Using ‘Just Press Record ‘ For Transcription
One way to use this application is to just make a recording of your voice and to bring it into the DragonDictate on your Mac. DragonDictate has excellent transcription facilities. If you’re worried about the accuracy of the speech to text conversion you can also listen to the recording and compare it to the words produced by the software. If you have your microphone setup well and you are speaking clearly you will get a good quality transcription of your voice. Good enough that you’ll be able to understand what it was you said and be able to edit text ready to use. Don’t think of editing the text as an extra step because of dictation. Whether you are typing or dictating text it needs to be edited before it is published.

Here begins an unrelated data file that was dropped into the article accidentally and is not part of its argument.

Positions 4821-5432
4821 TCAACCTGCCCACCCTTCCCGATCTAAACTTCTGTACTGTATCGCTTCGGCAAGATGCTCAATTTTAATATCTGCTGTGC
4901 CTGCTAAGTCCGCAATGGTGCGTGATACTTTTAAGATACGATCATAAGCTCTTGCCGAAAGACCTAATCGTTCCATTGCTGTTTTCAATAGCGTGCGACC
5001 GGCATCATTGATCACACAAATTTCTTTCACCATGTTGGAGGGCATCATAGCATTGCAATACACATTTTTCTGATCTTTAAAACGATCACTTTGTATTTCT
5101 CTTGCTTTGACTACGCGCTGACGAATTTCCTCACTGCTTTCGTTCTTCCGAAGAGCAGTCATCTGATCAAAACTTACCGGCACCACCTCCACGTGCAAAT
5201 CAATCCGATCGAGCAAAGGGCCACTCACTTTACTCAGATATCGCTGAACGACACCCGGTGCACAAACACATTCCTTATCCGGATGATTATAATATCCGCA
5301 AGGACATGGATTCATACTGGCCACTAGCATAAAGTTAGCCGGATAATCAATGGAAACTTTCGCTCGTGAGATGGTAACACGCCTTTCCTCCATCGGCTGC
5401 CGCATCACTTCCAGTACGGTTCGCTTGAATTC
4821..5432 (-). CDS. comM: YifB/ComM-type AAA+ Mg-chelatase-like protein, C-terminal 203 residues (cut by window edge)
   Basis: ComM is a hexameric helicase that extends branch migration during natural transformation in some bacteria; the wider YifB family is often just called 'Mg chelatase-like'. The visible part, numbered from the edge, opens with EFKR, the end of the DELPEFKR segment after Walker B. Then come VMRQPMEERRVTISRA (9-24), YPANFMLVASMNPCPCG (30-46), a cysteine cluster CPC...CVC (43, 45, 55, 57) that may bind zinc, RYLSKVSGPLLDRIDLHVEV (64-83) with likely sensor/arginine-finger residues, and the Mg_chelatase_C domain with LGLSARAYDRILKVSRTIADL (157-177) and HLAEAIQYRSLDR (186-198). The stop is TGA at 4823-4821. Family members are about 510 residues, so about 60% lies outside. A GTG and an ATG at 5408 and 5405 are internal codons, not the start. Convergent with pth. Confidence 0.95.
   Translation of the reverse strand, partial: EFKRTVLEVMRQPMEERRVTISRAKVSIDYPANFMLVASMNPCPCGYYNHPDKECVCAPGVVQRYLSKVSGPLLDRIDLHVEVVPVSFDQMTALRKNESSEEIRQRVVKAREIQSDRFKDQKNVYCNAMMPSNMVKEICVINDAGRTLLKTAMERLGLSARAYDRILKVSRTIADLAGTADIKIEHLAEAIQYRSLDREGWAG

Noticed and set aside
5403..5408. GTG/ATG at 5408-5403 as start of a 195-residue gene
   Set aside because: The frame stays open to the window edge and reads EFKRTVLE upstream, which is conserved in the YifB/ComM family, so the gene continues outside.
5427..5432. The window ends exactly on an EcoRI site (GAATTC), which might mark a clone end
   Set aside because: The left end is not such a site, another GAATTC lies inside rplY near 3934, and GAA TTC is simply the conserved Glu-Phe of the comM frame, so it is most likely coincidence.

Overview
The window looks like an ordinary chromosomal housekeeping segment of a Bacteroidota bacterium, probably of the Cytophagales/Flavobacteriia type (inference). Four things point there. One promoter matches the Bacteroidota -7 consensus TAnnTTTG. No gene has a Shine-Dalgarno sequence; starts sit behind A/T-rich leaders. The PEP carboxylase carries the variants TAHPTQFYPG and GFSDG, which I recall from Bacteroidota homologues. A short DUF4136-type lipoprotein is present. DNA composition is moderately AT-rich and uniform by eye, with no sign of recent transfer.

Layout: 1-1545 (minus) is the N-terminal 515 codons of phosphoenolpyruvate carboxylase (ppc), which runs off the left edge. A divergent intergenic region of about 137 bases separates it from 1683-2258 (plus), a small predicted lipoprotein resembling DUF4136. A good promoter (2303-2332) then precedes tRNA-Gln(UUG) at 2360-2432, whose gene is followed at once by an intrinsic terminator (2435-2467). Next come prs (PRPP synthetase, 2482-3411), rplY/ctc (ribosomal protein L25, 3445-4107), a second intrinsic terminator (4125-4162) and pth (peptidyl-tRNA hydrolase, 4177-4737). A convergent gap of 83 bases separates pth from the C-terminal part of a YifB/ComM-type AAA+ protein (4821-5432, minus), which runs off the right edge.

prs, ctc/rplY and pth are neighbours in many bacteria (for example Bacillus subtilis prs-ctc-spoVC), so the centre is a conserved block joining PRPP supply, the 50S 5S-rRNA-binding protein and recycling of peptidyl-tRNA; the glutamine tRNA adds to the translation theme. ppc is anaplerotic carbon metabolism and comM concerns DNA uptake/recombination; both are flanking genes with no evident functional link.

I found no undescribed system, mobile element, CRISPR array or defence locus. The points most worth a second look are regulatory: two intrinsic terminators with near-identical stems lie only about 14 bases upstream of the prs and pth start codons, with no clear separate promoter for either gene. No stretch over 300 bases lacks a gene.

The application ‘Just Press Record‘ is simplicity itself to use. After opening the application you are presented with a screen with a button. Press that button to start recording. You can record for as long as you like and just press the button again to finish off your recording. When you finish recording you have two options available. One option is to send the recorded audio to transcribe in DragonDictate on your Mac. The other option is to use the built-in transcription service of the application. In my tests the results are mixed. One recording I made was as good as using DragonDictate. In another recording I made, the results were nowhere near as good. If you’re going to use this as a quick way to get your ideas out of your head and onto the digital page I would think it is a good option. The transcription is quick enough and is more or less real-time. Five minutes of audio could take about five minutes to be transcribed. Transcription in DragonDictate on the desktop computer will be faster.